If you want to get well and truly off the beaten path, Fort Bowie National Historic Site, which sees fewer than 10,000 visitors a year, might be your jam.

Located about 10 miles north of Chiricahua as the crow flies, this 1,000-acre park unit sits in a high-elevation valley between the Chiricahua and Dos Cabezas ranges. There are two routes to reach Fort Bowie, but both include driving on unpaved roads through some of the scrubbiest land imaginable. Then, it’s a 1.5-mile hike from the parking lot to the staffed visitor center. If your trip is anything like mine, you won’t see another soul for the entire journey. Despite this forbidding desolation — or perhaps because of it — the trail is a wonder. Wild and exposed, it winds through grasslands, plunges through washes and meanders beside mesquite, acacia and cholla before petering out in a field scattered with the fort’s adobe ruins.

Fort Bowie preserves a story of wagon trains and solar telegraphs, of U.S. soldiers and Chiricahua Apache. It’s the age-old story of cultural misunderstandings coupled with the horrors of colonialism. Because of its topography, this land proved to be a valuable east-west transportation corridor in the 1800s. Fortune hunters traipsed through Apache Pass on their way to California during the Gold Rush days. Mail wagons followed on their 2,800-mile journey between Saint Louis and San Francisco. The Chiricahua Apache largely coexisted with this influx of travelers until 1861 when a boy was kidnapped, and Chief Cochise’s band was wrongly blamed. Skirmishes, raids and prisoner-taking defined the ensuing Apache Wars. Construction began at Fort Bowie in 1862 as the U.S. Army scrambled to secure the area. About a decade into the conflict, the two parties agreed to the establishment of a Chiricahua Reservation on the Tribe’s homeland, and for four years peace reigned. When the government abolished the reservation, however, hostilities resumed and bled into Mexico as both countries’ forces sought the capture of Geronimo, Cochise’s successor. Eventually, all of the Chiricahua were rounded up and sent by train to Florida. Those who didn’t die of malaria were later moved to Alabama before being relocated to a reservation in Oklahoma. Fort Bowie was decommissioned in 1894 and became a unit of the Park Service in 1972.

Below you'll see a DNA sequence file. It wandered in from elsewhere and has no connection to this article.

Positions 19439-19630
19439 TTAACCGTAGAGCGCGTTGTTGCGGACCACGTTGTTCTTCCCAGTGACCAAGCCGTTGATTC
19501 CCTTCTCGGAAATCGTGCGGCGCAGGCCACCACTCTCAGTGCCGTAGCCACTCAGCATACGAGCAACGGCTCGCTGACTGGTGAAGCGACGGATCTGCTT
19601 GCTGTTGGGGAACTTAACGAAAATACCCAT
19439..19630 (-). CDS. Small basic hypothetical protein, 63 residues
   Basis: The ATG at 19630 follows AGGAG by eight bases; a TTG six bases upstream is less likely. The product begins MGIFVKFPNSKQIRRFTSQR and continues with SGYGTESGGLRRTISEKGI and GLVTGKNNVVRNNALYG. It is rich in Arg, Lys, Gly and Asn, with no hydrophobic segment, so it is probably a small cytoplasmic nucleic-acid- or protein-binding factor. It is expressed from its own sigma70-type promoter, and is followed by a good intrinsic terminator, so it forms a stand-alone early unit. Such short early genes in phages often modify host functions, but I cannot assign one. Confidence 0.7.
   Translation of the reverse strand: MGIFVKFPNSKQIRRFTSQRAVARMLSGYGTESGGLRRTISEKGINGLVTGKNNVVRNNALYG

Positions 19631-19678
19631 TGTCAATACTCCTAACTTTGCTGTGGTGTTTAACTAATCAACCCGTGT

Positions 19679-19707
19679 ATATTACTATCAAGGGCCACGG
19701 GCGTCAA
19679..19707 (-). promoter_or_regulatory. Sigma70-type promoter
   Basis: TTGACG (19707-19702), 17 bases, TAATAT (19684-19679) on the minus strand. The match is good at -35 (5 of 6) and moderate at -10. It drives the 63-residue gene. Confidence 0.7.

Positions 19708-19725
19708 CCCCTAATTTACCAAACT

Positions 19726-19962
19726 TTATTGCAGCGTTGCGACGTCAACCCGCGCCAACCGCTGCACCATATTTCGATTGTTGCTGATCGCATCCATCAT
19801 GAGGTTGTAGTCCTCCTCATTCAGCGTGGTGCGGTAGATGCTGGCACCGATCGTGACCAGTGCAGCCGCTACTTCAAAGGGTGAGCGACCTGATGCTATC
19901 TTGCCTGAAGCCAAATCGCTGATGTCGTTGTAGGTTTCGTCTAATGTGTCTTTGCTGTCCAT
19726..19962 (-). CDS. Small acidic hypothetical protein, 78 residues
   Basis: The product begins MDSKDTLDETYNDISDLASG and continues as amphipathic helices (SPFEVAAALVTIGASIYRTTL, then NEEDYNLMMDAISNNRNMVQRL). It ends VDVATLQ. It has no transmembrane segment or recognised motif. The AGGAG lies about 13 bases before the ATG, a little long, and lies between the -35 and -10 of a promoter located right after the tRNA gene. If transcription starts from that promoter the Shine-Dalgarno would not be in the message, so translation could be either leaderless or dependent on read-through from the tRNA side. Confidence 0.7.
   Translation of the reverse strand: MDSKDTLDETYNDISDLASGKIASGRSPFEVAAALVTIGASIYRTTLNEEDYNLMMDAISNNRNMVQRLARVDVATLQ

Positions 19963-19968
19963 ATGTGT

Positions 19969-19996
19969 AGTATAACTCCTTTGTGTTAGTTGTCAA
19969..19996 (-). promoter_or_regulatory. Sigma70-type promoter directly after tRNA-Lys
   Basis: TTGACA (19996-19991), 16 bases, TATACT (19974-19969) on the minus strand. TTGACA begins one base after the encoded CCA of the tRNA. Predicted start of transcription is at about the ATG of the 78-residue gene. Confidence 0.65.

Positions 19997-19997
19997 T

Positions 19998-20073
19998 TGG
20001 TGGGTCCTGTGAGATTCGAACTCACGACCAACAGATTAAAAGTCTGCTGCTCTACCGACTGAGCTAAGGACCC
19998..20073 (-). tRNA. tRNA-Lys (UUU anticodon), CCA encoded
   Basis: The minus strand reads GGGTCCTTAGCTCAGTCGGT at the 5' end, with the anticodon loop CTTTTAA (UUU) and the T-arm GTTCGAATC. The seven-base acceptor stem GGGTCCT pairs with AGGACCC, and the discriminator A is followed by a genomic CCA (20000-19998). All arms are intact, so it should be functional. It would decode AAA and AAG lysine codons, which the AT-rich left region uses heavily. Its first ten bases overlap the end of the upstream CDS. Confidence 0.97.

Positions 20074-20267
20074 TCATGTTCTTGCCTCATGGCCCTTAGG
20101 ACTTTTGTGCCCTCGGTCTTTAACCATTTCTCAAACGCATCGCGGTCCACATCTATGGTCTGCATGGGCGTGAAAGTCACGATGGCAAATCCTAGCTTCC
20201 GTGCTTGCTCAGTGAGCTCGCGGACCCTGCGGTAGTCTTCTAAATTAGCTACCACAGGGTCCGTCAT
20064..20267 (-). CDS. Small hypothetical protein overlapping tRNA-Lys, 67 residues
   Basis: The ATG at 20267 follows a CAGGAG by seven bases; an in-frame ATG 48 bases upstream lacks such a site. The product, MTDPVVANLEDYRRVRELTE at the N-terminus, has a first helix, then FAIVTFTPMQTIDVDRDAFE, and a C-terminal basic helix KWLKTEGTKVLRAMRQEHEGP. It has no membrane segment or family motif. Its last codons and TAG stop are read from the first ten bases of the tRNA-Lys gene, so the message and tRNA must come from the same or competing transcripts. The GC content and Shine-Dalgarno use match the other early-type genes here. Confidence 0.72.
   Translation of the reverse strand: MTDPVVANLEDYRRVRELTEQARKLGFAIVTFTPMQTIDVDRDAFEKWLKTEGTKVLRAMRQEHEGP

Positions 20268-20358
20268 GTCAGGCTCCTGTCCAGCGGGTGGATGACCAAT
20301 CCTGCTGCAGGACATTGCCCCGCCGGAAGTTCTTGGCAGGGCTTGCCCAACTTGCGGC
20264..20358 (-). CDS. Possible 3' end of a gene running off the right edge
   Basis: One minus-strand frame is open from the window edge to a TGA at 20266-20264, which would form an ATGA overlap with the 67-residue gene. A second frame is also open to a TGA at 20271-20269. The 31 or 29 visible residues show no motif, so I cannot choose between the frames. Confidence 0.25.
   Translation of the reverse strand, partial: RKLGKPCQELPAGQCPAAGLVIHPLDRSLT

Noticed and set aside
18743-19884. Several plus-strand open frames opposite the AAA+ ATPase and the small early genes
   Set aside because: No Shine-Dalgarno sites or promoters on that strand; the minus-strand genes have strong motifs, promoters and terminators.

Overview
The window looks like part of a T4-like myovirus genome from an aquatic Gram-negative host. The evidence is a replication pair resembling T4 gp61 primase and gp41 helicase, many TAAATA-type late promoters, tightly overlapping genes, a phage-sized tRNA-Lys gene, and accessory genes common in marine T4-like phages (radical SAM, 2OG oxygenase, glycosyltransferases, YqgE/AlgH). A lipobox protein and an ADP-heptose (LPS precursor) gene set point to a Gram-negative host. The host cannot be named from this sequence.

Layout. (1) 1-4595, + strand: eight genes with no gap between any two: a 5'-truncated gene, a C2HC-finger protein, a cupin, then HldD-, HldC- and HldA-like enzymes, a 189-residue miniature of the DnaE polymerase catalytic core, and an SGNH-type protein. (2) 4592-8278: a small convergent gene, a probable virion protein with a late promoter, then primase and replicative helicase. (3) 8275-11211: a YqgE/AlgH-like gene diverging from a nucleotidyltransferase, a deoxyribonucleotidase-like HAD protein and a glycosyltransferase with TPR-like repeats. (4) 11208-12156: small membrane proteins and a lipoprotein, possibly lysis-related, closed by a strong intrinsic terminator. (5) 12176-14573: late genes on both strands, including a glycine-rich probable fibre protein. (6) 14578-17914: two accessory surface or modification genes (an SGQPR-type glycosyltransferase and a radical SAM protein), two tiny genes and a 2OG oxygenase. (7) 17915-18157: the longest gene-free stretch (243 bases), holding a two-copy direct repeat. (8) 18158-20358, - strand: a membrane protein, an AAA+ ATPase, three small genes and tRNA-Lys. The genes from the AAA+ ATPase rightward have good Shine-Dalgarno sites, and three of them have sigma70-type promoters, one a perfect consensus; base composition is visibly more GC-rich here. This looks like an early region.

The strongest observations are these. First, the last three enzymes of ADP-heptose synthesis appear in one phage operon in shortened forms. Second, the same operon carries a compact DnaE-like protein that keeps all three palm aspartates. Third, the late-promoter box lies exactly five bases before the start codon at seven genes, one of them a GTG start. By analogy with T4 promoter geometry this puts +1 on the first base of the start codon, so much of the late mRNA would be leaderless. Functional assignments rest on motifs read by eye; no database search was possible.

In the small hours of the morning, I crawled out of the tent to watch another day unfold. I hugged my knees and craned my neck. Just before the stars vanished into a whitewashed dawn, a meteor slashed across Orion’s Belt.

I had another day to explore the park, but Andrea needed to get home for a meeting. So, after rolling and stowing her belongings, we drove to the Natural Bridge trailhead for a pre-airport jaunt. Breaking into an arena of agave and stone, Andrea paused to set up a coffee station on a flat rock. As she sipped, sunlight and silence settled around us, wrapping us each in our thoughts.

On the way back to the car, I asked my friend if anything had surprised her about Chiricahua. After considering her response, she said something about how the monument felt approachable, going so far as to call it “cozy.” That seemed an odd way to describe a park, but the more I thought about it, the more the word fit. Chiricahua is just large enough that you can have an adventure and see some beautiful and surprising things, but not so big as to overwhelm. It may require time — and intention — to get here, but once you arrive, it doesn’t take hours to drive from one end of the park to the other. There is, in fact, just one park road and only a handful of parking lots. And while there are only about 15 trails, many of them connect, turning every outing into a pleasing series of fork-in-the-road questions: Do I turn left and return to my car, or do I go right for an additional 3, 6 or 12 miles?